Wednesday, January 30, 2013

There Is No Comparison!

 So help me, we talked about Walt Whitman and Emily Dickinson in the same class in American Lit. I still don’t understand what is so fantastic about that nitwit Whitman, and frankly, there is just no comparison between him and Emily Dickinson. I had a comparison earlier between poetry by Whitman and by Dickinson. I don’t remember what I picked for Whitman’s poem, but for Emily I picked one that explained her love of the magic of books – how a sick boy was set free by the wonders of a good story.

A second experience with the comparison of Emily’s beauty to Whitman’s gagfest? Very well, then:
Do I contradict myself?
Very well then I contradict myself,
(I am large, I contain multitudes.)

The world’s biggest bragging poet thought he was somehow bigger and more important than ordinary people. He condescendingly celebrates them while thinking he’s so much better than them. If Echo’s Narcissus ever wrote poetry, it would be exactly like Walt Whitman’s.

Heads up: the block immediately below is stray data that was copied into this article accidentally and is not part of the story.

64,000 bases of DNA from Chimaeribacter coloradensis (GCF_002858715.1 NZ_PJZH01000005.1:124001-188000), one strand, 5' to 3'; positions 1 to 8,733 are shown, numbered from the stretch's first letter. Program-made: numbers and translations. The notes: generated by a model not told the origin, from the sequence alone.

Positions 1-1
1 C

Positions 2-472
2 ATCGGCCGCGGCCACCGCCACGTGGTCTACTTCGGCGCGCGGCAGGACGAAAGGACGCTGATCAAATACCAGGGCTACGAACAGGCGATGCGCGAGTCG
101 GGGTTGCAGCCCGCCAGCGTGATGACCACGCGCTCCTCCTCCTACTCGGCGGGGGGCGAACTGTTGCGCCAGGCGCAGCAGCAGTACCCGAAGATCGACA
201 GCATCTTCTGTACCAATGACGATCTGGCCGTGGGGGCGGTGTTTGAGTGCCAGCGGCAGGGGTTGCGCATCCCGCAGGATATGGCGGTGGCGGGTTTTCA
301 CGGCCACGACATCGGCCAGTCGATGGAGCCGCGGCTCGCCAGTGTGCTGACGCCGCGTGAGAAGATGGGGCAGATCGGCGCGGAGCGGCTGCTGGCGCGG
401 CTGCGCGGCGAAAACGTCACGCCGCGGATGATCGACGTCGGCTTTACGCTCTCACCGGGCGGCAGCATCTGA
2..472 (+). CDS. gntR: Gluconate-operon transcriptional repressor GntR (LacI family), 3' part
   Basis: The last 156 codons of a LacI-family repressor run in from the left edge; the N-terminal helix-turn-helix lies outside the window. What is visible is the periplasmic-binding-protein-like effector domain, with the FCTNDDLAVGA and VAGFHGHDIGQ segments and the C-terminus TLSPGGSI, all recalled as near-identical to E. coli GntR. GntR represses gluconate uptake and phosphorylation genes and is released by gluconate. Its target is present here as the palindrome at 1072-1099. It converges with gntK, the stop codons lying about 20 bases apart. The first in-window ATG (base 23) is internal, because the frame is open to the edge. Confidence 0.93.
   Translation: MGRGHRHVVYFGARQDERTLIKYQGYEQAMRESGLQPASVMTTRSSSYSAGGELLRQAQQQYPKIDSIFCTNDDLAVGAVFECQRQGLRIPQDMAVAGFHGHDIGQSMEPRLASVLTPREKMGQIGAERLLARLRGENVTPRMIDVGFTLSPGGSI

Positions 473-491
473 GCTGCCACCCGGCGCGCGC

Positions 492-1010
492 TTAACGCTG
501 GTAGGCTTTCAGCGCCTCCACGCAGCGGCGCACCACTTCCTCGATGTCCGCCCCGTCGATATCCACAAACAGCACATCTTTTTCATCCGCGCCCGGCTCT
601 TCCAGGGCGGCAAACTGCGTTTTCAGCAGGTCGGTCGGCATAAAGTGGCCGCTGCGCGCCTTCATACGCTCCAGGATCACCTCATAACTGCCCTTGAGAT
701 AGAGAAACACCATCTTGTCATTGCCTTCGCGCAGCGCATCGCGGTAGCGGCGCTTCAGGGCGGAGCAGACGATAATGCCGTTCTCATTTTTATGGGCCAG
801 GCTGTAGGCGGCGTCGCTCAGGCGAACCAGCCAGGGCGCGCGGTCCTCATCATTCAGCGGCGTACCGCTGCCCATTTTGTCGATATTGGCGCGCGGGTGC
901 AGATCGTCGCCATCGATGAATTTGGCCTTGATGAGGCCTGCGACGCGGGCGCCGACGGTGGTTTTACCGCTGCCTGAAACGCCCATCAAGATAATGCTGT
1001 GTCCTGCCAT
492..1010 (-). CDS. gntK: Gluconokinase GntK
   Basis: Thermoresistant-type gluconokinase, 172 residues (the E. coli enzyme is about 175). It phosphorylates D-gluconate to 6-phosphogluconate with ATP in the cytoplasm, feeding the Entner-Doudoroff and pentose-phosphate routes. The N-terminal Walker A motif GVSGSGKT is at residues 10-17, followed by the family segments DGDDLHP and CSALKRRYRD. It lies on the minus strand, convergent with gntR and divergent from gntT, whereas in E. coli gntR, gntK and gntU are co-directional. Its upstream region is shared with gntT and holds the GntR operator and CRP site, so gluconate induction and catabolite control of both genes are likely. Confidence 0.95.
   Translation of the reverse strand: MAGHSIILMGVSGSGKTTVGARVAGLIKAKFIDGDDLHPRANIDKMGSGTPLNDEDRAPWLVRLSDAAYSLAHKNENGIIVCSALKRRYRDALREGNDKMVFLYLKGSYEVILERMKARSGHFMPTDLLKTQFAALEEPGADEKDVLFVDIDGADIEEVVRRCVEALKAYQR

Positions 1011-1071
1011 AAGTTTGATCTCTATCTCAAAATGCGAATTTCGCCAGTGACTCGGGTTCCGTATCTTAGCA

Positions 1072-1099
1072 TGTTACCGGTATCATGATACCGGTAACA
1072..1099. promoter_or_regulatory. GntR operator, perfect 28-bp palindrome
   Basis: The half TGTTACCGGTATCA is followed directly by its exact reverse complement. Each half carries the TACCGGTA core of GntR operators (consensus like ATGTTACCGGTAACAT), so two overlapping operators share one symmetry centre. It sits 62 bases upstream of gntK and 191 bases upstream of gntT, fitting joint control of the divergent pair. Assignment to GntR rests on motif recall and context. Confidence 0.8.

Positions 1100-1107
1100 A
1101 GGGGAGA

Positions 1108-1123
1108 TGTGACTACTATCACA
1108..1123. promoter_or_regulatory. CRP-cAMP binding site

Emily Dickinson:
If I can stop one heart from breaking,
I will not live in vain;
If I can ease one heart the aching,
Or cool one pain;
If I can help one fainting robin
Unto his nest again,
I will not live in vain.

Emily had a servant’s heart. To her, the greatest achievement was to help someone else.

So tell me, which is more admirable? And which is more palatable?

Another pair of examples:

Whitman spent pages and pages saying he was the greatest, the best, and that he would be read for generations. He called himself America’s poet. (No, thank you! He my poet is not!)

Emily wrote this in one of her most famous poems:
For love of Her – Sweet – countrymen –
Judge tenderly – of Me

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